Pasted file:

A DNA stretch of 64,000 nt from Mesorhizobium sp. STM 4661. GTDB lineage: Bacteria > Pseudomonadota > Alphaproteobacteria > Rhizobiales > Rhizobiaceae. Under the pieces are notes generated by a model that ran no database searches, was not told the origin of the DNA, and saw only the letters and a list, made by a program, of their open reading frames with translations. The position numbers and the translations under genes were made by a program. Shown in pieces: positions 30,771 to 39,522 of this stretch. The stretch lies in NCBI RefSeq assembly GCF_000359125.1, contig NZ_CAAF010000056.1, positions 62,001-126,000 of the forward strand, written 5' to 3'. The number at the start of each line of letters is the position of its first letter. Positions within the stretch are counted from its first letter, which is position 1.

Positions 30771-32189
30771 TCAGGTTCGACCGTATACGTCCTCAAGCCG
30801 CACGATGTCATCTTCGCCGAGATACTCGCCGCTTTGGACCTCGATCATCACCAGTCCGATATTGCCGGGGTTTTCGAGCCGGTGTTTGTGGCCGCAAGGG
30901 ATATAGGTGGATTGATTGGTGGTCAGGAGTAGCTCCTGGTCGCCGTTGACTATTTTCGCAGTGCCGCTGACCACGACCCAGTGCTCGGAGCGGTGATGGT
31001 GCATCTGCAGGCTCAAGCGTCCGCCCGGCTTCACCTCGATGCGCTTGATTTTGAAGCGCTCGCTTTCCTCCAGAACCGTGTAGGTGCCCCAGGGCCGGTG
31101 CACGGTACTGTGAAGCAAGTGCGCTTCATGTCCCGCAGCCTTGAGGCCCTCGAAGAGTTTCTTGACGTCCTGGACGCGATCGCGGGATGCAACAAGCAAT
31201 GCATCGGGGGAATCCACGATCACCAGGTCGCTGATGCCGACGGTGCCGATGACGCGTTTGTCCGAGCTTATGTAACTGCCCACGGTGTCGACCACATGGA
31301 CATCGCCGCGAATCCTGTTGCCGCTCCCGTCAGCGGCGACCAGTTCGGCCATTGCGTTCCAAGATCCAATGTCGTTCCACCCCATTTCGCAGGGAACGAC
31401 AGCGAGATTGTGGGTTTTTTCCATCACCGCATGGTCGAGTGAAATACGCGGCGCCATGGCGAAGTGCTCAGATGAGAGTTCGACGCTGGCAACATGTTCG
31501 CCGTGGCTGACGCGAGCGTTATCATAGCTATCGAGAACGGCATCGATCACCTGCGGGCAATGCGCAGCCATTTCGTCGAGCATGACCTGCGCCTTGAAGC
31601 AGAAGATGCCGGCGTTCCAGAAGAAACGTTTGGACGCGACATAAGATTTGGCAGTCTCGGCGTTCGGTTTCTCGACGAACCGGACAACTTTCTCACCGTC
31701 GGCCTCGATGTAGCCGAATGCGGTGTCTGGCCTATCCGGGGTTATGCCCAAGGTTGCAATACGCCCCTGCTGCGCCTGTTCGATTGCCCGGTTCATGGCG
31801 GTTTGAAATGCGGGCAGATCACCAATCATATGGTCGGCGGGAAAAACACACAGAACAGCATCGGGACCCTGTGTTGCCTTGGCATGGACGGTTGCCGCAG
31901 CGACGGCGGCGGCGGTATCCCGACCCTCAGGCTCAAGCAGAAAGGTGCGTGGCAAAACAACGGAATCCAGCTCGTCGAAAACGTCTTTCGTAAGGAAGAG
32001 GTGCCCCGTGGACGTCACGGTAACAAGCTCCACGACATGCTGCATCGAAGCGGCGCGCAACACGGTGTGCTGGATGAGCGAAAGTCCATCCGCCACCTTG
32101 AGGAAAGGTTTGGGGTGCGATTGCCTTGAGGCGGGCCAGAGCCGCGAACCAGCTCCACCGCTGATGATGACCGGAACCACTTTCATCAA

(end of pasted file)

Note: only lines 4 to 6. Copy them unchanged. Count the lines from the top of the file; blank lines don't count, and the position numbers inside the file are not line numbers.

30801 CACGATGTCATCTTCGCCGAGATACTCGCCGCTTTGGACCTCGATCATCACCAGTCCGATATTGCCGGGGTTTTCGAGCCGGTGTTTGTGGCCGCAAGGG
30901 ATATAGGTGGATTGATTGGTGGTCAGGAGTAGCTCCTGGTCGCCGTTGACTATTTTCGCAGTGCCGCTGACCACGACCCAGTGCTCGGAGCGGTGATGGT
31001 GCATCTGCAGGCTCAAGCGTCCGCCCGGCTTCACCTCGATGCGCTTGATTTTGAAGCGCTCGCTTTCCTCCAGAACCGTGTAGGTGCCCCAGGGCCGGTG